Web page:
The New York Times published the letter of resignation from one of the prosecutors Mark F. Pomerantz this week which throws cold water on all these hypotheses. We learned from previous reports that when Bragg took office after the last election, he hadn’t been particularly interested in the case and pretty much decided not to pursue it from the start. Pomerantz’s letter makes it clear that he thought otherwise – and that Trump committed “numerous crimes.”
RELATED: Former Prosecutor Says Trump Guilty of ‘Numerous’ Crimes
Pomerantz wrote, “The team that investigated Mr. Trump has no doubts whether he committed any crimes – he did,” and he said he and Carey R. Dunne, the other lead prosecutor in the investigation who resigned with him, had planned to charge Trump with falsifying his financial statements, which is a crime in New York. He said that “whatever the risks of prosecuting, I am confident that a failure to prosecute will pose far greater risks in terms of public confidence in the proper administration of justice.”
According to the Times, Bragg did not believe he could prove that Trump had “knowingly” inflated his assets, evidence of another of his shrewd maneuvers to evade justice.
Want a daily recap of all the news and commentary Salon has to offer? Subscribe to our morning newsletter, Crash Course.
Too many people believe that Trump is so eccentric that he probably believes every lie he tells and has no idea when he is behaving criminally. I’m sure there’s some truth to that, but I don’t know why it should matter. The man had the most powerful job on earth. I think the law should expect him to know the difference between reality and fantasy.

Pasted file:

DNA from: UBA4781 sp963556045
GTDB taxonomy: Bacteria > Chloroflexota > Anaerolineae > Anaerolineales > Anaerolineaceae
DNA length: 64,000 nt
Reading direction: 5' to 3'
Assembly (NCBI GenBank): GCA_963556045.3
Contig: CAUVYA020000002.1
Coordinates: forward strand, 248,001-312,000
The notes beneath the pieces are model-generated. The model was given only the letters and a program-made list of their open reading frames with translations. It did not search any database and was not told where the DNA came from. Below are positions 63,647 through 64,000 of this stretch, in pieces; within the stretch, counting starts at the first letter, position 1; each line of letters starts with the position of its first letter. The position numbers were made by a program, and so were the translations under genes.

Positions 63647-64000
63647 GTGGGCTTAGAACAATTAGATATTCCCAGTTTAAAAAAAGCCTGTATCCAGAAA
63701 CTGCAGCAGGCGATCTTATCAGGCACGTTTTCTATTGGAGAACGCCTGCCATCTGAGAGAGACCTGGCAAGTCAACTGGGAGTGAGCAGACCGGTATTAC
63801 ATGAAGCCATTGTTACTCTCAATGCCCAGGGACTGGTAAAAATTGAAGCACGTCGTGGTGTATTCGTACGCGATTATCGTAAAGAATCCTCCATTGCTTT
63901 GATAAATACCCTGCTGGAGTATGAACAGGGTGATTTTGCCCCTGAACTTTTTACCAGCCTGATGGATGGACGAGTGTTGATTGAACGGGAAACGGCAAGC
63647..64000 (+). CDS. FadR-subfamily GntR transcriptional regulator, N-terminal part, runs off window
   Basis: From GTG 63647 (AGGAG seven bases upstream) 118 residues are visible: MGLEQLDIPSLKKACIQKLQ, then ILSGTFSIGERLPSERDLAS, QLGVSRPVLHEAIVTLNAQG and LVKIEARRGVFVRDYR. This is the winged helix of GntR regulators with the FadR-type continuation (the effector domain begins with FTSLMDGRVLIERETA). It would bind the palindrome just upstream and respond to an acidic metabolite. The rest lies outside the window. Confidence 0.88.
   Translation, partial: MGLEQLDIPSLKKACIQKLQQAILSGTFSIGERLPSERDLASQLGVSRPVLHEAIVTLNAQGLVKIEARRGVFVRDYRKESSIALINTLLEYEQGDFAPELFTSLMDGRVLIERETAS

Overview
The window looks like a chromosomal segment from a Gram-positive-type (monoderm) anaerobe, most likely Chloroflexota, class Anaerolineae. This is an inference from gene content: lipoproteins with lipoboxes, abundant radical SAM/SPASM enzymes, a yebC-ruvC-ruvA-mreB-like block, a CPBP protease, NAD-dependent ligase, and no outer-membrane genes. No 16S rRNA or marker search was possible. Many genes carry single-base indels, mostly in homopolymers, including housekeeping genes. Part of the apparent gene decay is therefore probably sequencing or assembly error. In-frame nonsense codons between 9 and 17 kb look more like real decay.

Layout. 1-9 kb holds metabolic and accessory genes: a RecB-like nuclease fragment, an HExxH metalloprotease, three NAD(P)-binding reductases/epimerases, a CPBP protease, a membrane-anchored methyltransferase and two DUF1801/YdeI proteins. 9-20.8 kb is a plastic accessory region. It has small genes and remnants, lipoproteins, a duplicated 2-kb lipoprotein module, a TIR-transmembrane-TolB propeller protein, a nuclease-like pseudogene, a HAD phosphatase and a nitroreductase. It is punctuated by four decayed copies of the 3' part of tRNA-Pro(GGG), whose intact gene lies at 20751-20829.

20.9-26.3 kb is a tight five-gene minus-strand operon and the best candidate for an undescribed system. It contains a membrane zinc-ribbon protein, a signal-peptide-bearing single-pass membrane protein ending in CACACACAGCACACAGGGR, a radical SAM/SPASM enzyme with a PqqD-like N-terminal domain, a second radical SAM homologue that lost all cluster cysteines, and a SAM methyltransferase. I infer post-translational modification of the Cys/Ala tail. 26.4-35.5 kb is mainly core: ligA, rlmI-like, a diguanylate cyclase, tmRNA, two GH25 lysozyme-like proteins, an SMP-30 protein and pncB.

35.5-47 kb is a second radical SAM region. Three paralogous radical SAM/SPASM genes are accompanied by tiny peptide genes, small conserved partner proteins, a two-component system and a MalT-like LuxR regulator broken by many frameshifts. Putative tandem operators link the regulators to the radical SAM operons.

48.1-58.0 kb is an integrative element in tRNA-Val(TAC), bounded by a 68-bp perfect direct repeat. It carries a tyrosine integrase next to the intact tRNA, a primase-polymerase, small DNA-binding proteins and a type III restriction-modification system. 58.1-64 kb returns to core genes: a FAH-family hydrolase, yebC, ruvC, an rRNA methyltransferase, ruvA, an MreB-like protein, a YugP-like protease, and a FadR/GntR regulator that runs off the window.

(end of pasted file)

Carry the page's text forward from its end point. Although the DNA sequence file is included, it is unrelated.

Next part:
Both Bragg and Pomerantz are the best the American legal profession has to offer. Pomerantz is a white-collar crime expert with years of experience as a federal prosecutor. Bragg is also qualified, with similar experience as an assistant United States attorney and an assistant attorney general for New York. There is no reason to believe that either is corrupt.
But it’s easy to imagine that, despite the fact that this concerns Trump’s private business dealings, Bragg considered the risk of taking on what is inherently a political affair, thought about the immense Republican backlash, and thought it just wasn’t worth it. for the crime of falsifying financial statements which is apparently common among the wealthy and the brazen. And I’m sure it hasn’t escaped Bragg’s notice that for all these years Trump has threatened to ‘lock up’ Hillary Clinton, his opponents have shouted that putting political rivals in jail is something only banana republics do . Is there any chance that Trump and his minions aren’t throwing that exact line at them shamelessly?
In my mind, none of this is an excuse, although I can understand the dilemma.
Trump is a corrupt politician, a criminal businessman and a danger to our democratic system. I think it’s outrageous that he continues to escape serious consequences for all of this. But I fear that even after all we have witnessed and continue to learn about Trump’s assault on our democracy and the threat it poses, there still isn’t the will to stop it. . It is clear that a January 6 Committee report or a civil case that costs him money and time will not do the job. Hopefully someone, somewhere has the guts to hold him legally accountable.